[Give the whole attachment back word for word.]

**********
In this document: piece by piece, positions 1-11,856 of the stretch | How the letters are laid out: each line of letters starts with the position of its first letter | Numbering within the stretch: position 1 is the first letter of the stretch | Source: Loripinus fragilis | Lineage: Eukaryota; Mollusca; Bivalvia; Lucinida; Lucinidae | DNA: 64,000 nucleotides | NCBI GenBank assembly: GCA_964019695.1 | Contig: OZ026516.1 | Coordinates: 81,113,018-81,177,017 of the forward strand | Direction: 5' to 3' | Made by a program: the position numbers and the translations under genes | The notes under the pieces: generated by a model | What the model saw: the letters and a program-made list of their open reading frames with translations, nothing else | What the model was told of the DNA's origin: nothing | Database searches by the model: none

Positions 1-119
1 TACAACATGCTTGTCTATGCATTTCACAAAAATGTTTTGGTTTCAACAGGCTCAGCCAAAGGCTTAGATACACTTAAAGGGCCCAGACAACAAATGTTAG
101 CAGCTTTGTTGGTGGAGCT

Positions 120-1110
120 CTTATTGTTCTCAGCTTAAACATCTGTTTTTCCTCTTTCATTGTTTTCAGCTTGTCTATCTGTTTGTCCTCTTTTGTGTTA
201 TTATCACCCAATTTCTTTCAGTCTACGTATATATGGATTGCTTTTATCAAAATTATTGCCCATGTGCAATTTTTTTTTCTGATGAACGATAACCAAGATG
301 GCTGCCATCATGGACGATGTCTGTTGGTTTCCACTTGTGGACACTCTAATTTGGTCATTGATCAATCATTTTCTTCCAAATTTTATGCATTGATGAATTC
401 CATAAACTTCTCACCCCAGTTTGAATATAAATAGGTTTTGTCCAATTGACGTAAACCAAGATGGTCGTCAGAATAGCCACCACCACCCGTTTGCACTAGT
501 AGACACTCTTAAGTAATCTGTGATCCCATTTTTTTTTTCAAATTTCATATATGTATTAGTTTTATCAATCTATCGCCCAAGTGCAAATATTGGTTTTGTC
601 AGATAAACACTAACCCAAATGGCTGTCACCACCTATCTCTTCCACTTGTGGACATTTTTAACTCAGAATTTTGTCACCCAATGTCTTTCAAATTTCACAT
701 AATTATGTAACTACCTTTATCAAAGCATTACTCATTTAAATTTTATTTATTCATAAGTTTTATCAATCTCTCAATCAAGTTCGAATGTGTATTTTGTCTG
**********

In this document: piece by piece, positions 1-11,856 of the stretch | How the letters are laid out: each line of letters starts with the position of its first letter | Numbering within the stretch: position 1 is the first letter of the stretch | Source: Loripinus fragilis | Lineage: Eukaryota; Mollusca; Bivalvia; Lucinida; Lucinidae | DNA: 64,000 nucleotides | NCBI GenBank assembly: GCA_964019695.1 | Contig: OZ026516.1 | Coordinates: 81,113,018-81,177,017 of the forward strand | Direction: 5' to 3' | Made by a program: the position numbers and the translations under genes | The notes under the pieces: generated by a model | What the model saw: the letters and a program-made list of their open reading frames with translations, nothing else | What the model was told of the DNA's origin: nothing | Database searches by the model: none

Positions 1-119
1 TACAACATGCTTGTCTATGCATTTCACAAAAATGTTTTGGTTTCAACAGGCTCAGCCAAAGGCTTAGATACACTTAAAGGGCCCAGACAACAAATGTTAG
101 CAGCTTTGTTGGTGGAGCT

Positions 120-1110
120 CTTATTGTTCTCAGCTTAAACATCTGTTTTTCCTCTTTCATTGTTTTCAGCTTGTCTATCTGTTTGTCCTCTTTTGTGTTA
201 TTATCACCCAATTTCTTTCAGTCTACGTATATATGGATTGCTTTTATCAAAATTATTGCCCATGTGCAATTTTTTTTTCTGATGAACGATAACCAAGATG
301 GCTGCCATCATGGACGATGTCTGTTGGTTTCCACTTGTGGACACTCTAATTTGGTCATTGATCAATCATTTTCTTCCAAATTTTATGCATTGATGAATTC
401 CATAAACTTCTCACCCCAGTTTGAATATAAATAGGTTTTGTCCAATTGACGTAAACCAAGATGGTCGTCAGAATAGCCACCACCACCCGTTTGCACTAGT
501 AGACACTCTTAAGTAATCTGTGATCCCATTTTTTTTTTCAAATTTCATATATGTATTAGTTTTATCAATCTATCGCCCAAGTGCAAATATTGGTTTTGTC
601 AGATAAACACTAACCCAAATGGCTGTCACCACCTATCTCTTCCACTTGTGGACATTTTTAACTCAGAATTTTGTCACCCAATGTCTTTCAAATTTCACAT
701 AATTATGTAACTACCTTTATCAAAGCATTACTCATTTAAATTTTATTTATTCATAAGTTTTATCAATCTCTCAATCAAGTTCGAATGTGTATTTTGTCTG